NUR-SULTAN — Cambridge Fitzwilliam Museum, United Kingdom, has unveiled more than 300 artefacts from three burial complexes in the East Kazakhstan region for the first time after their discovery on September 28, according to the BBC News and leading British news outlets.
Kazakh archeologist Zeinolla Samashev along with other scientists and students led the excavations for the last three years at three burial complexes named Eleke Sazy, Berel and Shilikty.
“Gold artefacts belonging to ancient warriors buried about 2,700 years ago are being displayed in the UK for the first time. The treasures from Saka burial mounds in East Kazakhstan will be on show at the Fitzwilliam Museum in Cambridge. Items including jewellery and horse harness ornaments will be displayed and researchers will be studying them using non-invasive technology,” reported BBC News.
“The Gold of the Great Steppe exhibition will showcase what the museum described as ‘an archaeological sensation’ on the global stage for the first time – hundreds of outstanding gold artefacts recently discovered in ancient burial mounds built by the Saka in East Kazakhstan,” reported The Guardian.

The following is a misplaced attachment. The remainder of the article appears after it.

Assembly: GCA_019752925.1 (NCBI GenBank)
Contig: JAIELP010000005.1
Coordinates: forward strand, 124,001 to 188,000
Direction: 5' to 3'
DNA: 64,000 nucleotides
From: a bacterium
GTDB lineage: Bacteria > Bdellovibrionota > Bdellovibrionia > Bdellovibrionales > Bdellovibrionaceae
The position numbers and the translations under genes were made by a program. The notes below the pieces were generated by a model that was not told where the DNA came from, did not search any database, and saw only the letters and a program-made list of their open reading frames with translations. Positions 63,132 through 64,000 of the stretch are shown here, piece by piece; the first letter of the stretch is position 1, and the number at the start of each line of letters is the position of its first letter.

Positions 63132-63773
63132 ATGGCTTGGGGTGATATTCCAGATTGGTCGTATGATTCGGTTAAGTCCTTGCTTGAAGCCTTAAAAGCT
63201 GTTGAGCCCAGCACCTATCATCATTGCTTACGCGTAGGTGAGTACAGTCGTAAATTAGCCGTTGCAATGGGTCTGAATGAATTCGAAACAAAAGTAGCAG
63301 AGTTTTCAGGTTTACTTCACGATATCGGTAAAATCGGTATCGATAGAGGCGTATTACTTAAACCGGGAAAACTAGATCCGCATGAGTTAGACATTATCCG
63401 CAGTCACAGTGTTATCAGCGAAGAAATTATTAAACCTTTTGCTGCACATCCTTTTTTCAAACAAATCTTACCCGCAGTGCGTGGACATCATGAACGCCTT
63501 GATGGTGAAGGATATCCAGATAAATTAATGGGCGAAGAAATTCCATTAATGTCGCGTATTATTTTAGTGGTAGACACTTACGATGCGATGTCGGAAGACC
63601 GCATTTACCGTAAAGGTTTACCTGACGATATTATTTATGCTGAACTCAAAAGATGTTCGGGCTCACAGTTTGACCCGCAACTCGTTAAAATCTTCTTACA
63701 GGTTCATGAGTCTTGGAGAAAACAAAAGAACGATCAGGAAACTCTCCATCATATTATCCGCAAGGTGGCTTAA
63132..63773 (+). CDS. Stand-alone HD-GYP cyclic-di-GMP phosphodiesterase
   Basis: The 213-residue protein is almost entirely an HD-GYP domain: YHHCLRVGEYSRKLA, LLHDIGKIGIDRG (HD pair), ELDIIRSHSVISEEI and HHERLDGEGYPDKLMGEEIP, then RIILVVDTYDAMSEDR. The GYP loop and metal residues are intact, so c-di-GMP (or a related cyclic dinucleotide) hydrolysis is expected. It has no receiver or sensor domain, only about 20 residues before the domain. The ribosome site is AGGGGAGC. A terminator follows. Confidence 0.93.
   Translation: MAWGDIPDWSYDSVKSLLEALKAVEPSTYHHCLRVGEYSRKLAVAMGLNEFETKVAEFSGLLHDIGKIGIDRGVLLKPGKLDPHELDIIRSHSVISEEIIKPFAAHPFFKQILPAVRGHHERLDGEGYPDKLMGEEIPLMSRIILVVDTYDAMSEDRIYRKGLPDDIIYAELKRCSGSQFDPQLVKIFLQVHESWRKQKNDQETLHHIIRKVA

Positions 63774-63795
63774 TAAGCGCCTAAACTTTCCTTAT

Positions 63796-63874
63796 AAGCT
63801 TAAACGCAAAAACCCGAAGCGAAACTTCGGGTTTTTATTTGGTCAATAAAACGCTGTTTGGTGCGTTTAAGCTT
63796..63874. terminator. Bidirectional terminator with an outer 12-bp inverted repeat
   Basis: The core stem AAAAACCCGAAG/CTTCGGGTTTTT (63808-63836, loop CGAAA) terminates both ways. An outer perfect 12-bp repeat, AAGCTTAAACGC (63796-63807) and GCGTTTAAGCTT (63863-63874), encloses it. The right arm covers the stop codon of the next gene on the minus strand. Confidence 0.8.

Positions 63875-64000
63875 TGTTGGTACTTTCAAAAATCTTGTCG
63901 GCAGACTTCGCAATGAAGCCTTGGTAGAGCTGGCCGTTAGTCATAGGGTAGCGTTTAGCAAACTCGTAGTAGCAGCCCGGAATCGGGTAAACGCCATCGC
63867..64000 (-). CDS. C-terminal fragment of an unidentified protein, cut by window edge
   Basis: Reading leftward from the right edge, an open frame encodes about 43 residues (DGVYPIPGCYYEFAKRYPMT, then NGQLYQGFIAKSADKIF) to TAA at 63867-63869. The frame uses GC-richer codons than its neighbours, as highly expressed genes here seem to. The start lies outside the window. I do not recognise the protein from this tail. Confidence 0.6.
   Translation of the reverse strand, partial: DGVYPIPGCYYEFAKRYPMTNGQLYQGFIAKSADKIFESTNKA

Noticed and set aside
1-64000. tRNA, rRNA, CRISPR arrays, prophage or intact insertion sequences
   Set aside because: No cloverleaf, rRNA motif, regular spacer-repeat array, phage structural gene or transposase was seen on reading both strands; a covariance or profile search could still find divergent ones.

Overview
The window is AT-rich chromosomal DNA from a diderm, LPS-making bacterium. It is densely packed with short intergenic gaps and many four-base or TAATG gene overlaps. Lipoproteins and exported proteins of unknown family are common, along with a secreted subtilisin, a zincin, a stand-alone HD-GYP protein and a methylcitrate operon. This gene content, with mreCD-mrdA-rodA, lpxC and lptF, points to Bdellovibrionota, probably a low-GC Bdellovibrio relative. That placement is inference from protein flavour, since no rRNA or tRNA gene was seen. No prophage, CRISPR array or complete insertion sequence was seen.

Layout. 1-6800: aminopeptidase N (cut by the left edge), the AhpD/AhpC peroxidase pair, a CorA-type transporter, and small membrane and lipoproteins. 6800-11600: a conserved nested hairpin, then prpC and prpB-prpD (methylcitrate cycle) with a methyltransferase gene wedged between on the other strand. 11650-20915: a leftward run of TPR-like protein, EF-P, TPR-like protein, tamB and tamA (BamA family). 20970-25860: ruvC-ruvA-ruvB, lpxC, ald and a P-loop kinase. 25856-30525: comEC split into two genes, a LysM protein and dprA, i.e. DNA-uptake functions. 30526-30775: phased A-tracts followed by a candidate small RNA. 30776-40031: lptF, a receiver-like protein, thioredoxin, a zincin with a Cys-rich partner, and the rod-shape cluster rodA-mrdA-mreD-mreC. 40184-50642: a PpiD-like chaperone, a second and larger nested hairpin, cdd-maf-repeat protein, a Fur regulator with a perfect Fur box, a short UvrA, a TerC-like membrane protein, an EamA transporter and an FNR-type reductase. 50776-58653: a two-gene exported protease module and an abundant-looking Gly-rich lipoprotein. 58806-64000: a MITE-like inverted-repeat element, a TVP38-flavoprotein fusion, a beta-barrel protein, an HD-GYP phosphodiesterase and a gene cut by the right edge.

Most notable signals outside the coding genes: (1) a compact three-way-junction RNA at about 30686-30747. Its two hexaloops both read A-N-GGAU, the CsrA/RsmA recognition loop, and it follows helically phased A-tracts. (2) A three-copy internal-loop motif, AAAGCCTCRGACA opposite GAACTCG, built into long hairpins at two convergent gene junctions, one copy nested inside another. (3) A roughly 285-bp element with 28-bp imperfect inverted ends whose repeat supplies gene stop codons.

The highlight of the exhibition will be a reconstruction of the burial of a teenage archer. Although many mounds were looted over time, the boy’s burial remained intact due to a rockfall that covered the view to the burial for 2,500 years. He was buried with a younger female relative. According to the museum, the burial is the second intact Saka burial discovered in Kazakhstan.
The Daily Mail clarifies that the exhibition will feature over 300 artifacts, some of which are made up of thousands of tiny parts. In total, more than 15,000 pieces of gold jewelry and other valuable historical items have been unearthed. Fitzwilliam Museum’s Director Luke Syson described the loaned artefacts as “incredibly important.”
“We look forward to bringing the extraordinary culture of the Saka people to life for our audiences and are grateful to our partnership with East Kazakhstan without which enlightening exhibitions such as these would simply not be possible,” he said.
“The exhibition will give visitors the opportunity to see and understand the rich history of a country roughly the size of Western Europe,” reported The Times.
Akim (Governor) of the East Kazakhstan region Danial Akhmetov stated that the exhibition will demonstrate the archaeological discoveries of Kazakhstan in recent years.
“It has been proven that the Saka created truly unique jewellery masterpieces, using technological processes that were advanced for their time, constructed grandiose and exceptionally complex religious, funerary and memorial monuments,” he said, reported The Guardian.